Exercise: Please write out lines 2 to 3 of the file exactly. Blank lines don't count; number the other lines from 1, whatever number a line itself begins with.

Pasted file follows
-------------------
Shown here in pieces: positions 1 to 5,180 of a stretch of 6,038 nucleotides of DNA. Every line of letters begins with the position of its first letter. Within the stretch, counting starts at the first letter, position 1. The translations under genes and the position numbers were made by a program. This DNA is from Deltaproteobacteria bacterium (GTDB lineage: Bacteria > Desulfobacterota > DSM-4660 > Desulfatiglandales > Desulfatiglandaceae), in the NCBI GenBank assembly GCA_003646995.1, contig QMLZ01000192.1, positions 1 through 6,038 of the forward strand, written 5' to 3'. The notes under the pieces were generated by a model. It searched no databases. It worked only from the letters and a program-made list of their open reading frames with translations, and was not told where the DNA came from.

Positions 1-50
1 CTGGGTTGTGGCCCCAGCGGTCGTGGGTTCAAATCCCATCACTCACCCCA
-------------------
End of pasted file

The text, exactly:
Positions 1-50
1 CTGGGTTGTGGCCCCAGCGGTCGTGGGTTCAAATCCCATCACTCACCCCA